Selling in a retail store means there are times you know a big sale is in trouble. This post will help you know how to turn a sale around in your store before it is too late.
It seem like a complex thing to teach but, address the basics first.
Here's how to turn a sale around:
1. See if there were physical cues things weren't going well.For example, were either their or your arms crossed? How about your legs or theirs? Closed body positions show mistrust.
If it is you, you could be unconsciously telegraphing you are afraid of the customer, the product doesn't do what you say it does or you are wanting to protect yourself because you feel it is so expensive.
If it is the customer who is closed, it shows they do not trust you. Until you get that conquered the sales process is stuck. Try handing them a sample, asking more questions about where the item might be used or using what I call Windows of Contact to find common ground.
2. Determine if you are selling to a different personality style than your own. You may be trying to sell a person who likes to be seen as independent. This Analytical personality style only selects products that makes sense, are a good value, or on sale. You may be an Analytical yourself but are selling to someone who doesn't care about the facts, just how popular it is or it is the best - those require different words to sell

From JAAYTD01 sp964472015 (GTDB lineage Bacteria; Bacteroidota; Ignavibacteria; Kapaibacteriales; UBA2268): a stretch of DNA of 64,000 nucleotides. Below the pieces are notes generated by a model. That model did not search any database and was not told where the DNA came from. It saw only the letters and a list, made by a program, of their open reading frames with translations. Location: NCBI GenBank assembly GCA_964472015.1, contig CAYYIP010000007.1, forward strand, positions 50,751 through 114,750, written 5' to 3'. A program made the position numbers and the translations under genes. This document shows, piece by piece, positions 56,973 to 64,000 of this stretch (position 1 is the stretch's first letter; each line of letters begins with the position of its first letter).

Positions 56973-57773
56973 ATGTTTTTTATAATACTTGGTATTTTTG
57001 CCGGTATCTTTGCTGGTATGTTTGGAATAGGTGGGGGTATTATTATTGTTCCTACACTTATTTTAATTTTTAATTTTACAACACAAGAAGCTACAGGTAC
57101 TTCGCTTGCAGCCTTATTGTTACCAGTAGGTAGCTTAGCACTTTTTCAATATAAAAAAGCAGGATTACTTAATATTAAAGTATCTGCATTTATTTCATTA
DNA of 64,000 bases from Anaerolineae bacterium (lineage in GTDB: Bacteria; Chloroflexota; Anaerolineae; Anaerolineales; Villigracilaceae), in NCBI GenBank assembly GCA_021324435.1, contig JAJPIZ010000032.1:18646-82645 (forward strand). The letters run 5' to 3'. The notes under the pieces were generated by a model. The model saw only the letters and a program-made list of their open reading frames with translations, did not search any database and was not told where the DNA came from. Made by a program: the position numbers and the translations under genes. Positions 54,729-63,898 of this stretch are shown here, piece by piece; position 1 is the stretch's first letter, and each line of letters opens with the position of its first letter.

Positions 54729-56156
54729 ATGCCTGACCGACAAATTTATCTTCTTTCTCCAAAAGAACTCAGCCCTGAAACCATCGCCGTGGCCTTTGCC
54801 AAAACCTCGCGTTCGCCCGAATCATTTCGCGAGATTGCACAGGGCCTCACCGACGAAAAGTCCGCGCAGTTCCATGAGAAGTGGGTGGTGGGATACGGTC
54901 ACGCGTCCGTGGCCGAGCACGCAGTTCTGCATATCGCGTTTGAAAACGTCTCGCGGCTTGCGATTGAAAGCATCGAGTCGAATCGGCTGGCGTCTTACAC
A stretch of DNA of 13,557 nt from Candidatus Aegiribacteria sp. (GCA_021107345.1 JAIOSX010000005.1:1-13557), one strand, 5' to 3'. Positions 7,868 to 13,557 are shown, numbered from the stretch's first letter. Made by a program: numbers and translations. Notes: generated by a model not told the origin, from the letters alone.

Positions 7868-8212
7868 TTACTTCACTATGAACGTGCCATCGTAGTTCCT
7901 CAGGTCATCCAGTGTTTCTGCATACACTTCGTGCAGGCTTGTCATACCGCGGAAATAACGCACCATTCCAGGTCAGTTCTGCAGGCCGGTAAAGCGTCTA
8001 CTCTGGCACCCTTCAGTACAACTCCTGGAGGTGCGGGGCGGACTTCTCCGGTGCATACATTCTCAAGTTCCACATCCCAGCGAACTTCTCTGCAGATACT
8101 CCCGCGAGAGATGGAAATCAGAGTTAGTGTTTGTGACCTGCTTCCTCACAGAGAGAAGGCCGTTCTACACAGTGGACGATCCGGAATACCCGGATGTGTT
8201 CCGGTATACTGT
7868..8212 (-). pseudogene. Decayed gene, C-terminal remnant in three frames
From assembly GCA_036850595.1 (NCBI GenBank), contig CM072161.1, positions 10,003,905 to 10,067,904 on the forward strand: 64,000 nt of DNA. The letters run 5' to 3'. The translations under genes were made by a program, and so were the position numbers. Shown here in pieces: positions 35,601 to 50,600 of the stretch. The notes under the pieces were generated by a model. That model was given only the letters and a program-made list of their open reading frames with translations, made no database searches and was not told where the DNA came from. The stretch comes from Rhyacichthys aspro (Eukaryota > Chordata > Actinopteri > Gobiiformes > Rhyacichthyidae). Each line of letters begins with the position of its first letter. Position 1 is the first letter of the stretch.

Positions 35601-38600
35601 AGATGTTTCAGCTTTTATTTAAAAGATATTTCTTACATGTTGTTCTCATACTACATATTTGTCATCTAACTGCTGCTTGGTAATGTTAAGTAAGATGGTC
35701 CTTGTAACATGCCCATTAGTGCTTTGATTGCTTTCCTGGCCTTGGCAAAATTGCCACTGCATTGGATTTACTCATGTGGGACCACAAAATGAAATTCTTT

As a sales trainer, when we playback what went on during a sale, we often find it is a clash between personalities that causes customers to not buy from us, not the lack of need for your products. Or a discount...
David, a friend of mine recently visited a furniture store and told the salesman he was looking for a couch. Being an Amiable personality, David was listening to the guy (an Analytical) tell him everything about how the wood was chosen, how the Dupont fabric resisted stains, how much money he was saving, the “no tax” additional discount, and the fact he could take it home that day.
The information overwhelmed David, tripped his “idiot switch”, and prompted him to inform the salesman that he’d have to think about it.
The guy said to him, “What’s wrong with you, are you sick or something?” Which made David laugh as he walked out the door, never to return.
All David needed to know was how the couch would fit in his house, the salesperson was giving him far too much information and snapped.
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Are you a hungry brick-and-mortar store owner who’s ready for a fresh, people-obsessed strategy? This training is for you if you want to grow your business using a powerful customer experience formula proven to make your cash register chirp.